Is time important? (Pardon me while I wax philosophical.) Most people would probably say yes. Possibly, people who are worried or stressed find time more important than others as the approaching of a certain event in time brings grief. They are focused on the future. The future is just one type of time we are focused on.
In my finite mind, time lies in three distinct different planes:
Past, Present, and Future
Dealing with each of the three distinct planes of time can allow us to behave more strategically, analyze more accurately, and focus on what is most important in our lives. Let me draw a visualization:
A lot of us dwell on the past. Perhaps you could have done something better. Perhaps you are pretty proud of the decisions you’ve made in the past. In either case, there is nothing you can do about time that has passed. Dwelling on the past can cripple people because of what they should have done. We can in fact learn from the past, but once it passes, that is all it is good for – teaching us about our future.
How does this relate to our businesses? To discuss this, let’s talk about Value. Economic theories define value as a benefit that a person or business receives in exchange for goods or services. This exchange is often represented by currency. Who determines the benefit? The person or business receiving it, of course. So value is in the eye of the beholder (be it a person or business). Does time in the past represent value? No, because time in the past represents nothing except lessons we can draw on as we look forward to the future.
Basing your value to a customer on time that has passed is really meaningless. The past is our teacher. Let’s learn from the past, not dwell on it.
Another plane on which time resides is the present. It is what you do right now. You have an infinite list of options that you can devote your time to right now (thank you for reading this article, by the way). In the present, there is no disappointment of time that has passed, or the joys of future time to be spent. It is only decisions to be made, whether beneficial or not. The present is where we do all of our time management. You can’t manage the past, because it’s gone, and you can’t manage the future, because it hasn’t gotten here yet.
How does this relate to our businesses? Time management will happen today, whether you are strategic about it or not. We have an unlimited list of items; day planners, calendar software, phones, notifications, alerts, reminders, apps, and the like to help us manage the present. But what is our ultimate goal? I believe managing the present is all about effectiveness. We want to be effective as spouses, parents, brothers, sisters, leaders, followers, learners, and business owners. And effectiveness is not always managed by completing a list of things to do. Just like the past, the present is also about learning. Are you gaining new knowledge that will actually change your future?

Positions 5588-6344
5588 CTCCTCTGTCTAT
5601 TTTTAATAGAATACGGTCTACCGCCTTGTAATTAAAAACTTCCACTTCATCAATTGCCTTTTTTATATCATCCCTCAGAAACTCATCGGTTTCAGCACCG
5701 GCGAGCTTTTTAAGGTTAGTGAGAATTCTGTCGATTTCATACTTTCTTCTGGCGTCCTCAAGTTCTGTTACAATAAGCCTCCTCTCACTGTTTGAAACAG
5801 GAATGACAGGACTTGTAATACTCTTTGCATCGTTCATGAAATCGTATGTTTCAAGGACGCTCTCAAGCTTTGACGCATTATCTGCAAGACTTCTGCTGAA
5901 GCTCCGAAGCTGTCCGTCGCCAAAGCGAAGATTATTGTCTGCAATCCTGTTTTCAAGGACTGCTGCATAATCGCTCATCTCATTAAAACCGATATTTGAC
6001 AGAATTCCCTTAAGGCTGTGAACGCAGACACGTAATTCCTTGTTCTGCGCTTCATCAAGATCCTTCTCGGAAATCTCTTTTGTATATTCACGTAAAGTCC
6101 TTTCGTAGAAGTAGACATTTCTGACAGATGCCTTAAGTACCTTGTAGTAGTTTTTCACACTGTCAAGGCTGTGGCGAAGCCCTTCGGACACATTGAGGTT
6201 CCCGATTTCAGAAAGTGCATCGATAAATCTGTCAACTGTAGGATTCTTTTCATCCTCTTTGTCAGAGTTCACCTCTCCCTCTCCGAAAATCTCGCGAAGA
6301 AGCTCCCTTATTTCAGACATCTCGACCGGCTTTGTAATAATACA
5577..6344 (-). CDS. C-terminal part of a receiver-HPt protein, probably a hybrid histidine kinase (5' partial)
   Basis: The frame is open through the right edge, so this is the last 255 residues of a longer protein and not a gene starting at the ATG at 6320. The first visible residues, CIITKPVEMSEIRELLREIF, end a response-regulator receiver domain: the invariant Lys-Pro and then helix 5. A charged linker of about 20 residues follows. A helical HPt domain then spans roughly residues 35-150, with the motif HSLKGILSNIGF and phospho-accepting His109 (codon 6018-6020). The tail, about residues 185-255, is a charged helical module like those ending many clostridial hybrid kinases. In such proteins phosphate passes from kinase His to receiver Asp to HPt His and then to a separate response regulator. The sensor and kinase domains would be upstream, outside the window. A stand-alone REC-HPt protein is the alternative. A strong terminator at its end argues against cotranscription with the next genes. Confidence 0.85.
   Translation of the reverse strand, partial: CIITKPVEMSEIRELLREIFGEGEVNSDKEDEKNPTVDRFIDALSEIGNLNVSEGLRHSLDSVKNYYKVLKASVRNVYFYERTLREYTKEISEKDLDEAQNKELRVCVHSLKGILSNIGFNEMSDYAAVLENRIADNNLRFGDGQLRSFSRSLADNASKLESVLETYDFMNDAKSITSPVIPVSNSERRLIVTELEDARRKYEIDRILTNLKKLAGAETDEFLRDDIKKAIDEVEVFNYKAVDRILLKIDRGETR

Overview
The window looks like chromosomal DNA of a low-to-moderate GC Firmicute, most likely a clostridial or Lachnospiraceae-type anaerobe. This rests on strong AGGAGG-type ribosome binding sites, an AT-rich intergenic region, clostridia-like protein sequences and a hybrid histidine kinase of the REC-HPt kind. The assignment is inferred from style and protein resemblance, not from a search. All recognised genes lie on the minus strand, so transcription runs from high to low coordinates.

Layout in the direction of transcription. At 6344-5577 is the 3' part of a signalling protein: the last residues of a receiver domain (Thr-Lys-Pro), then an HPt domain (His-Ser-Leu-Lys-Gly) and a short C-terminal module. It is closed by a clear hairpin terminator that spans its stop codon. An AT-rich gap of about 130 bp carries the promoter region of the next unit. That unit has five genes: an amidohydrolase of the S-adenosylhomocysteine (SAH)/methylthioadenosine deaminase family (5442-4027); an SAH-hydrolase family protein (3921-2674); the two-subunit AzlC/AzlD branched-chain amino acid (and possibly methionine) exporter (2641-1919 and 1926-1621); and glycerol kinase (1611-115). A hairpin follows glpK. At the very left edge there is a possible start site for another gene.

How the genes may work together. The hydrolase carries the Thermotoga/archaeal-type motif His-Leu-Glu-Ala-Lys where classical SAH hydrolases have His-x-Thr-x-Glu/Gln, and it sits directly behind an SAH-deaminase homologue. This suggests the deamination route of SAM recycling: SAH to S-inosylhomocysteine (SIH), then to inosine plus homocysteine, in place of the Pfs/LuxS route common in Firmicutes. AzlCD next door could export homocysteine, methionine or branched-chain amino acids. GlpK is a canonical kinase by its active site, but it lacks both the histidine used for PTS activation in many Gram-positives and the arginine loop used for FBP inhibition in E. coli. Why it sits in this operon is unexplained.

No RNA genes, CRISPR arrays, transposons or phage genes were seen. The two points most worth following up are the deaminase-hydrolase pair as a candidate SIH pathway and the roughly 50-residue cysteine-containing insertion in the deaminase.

Manage your present time with an eye towards being effective. That may often mean you need to accomplish things on a list. But a list is just a tool… to help you be more effective. Focus on the latter.
So how do we view time in light of the future? In the future, time is simply a constraint. It hems us all in to the same degree. Time in the future is a restriction. Once we recognize what the future of our time is, we can ask this question: “What am I not doing in the present that I should be doing in the future?” What an amazing question. We find again that the future is becoming our tutor, allowing us the control to pick effective behaviors each and every day.
How does this relate to our businesses? To be effective in the future, we scope it for clarity, how to be effective with our customers (the determiners of value), and what not to do. Again, the future is only a constraint. We do have to monitor it, calendar our activities, and plan leisure and work activities. But all things lead us to effectiveness.
The future is about recognizing our limitations (constraints). Choose wisely what you do, understanding that your future also holds options. We have choices in the future to make the most of our constraints.
One final note – each and every day, we experience the three planes of time. The future rolls into the present and back into the past with each blink of the eye. All three are interacting simultaneously. Let’s address this flow of time with these questions:
What are three big things you dwell on that are in your past (good or bad)? How are you learning from them?
Consider how you made decisions in the past. Do you still make decisions this way? Why or why not?
How have your beliefs changed from the past to the present? Has this affected your actions?
Are your present time management tools getting in the way of you being more effective, or helping you be more effective?
Is it okay to not finish things on your list?
Are you being efficient or effective today? Are efficiency and effectiveness contrary ideas that you must manage?
What are you not doing now, that you believe you should do in the future?
Do you know what you should do in the future? Who/what can help bring clarity to your future?
Does the realization of future constraints bring trepidation or elation?
List three things that you fear about the future. Beside each one, list the worst thing that can happen if they come true. Is it so bad?
List three things that would bring you joy if you accomplished them in the future. Beside each one, list one action you can take in the present to move you closer to achieving the joy in the future.
Jason is the Founder of Thriveal and the Chief Innovative Officer of his CPA firm, Blumer & Associates. He is the co-host of the Thrivecast and The Businessology Show and speaks and writes frequently for CPAs and creatives, his firm’s chosen niche. Jason loves to watch documentaries on just about anything. He lives in Greenville, SC with his wife and their three children.